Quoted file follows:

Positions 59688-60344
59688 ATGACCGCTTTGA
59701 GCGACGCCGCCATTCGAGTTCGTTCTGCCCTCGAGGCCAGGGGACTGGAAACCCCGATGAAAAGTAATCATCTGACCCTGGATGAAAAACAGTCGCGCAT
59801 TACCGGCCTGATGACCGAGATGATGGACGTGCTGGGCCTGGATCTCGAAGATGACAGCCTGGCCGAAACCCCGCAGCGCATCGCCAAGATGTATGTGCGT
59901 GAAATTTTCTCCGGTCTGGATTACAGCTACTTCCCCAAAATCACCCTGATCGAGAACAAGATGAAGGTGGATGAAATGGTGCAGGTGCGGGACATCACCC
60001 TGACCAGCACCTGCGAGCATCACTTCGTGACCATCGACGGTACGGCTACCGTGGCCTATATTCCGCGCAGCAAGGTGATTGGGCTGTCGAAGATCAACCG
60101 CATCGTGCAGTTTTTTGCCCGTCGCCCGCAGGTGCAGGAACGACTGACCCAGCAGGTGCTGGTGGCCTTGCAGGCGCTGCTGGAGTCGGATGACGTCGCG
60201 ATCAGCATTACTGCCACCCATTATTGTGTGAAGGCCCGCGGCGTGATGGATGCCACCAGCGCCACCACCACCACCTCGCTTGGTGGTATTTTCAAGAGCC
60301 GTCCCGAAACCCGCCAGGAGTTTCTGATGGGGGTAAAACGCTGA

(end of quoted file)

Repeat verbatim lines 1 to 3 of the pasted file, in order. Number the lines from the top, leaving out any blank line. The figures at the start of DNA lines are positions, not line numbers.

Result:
Positions 59688-60344
59688 ATGACCGCTTTGA
59701 GCGACGCCGCCATTCGAGTTCGTTCTGCCCTCGAGGCCAGGGGACTGGAAACCCCGATGAAAAGTAATCATCTGACCCTGGATGAAAAACAGTCGCGCAT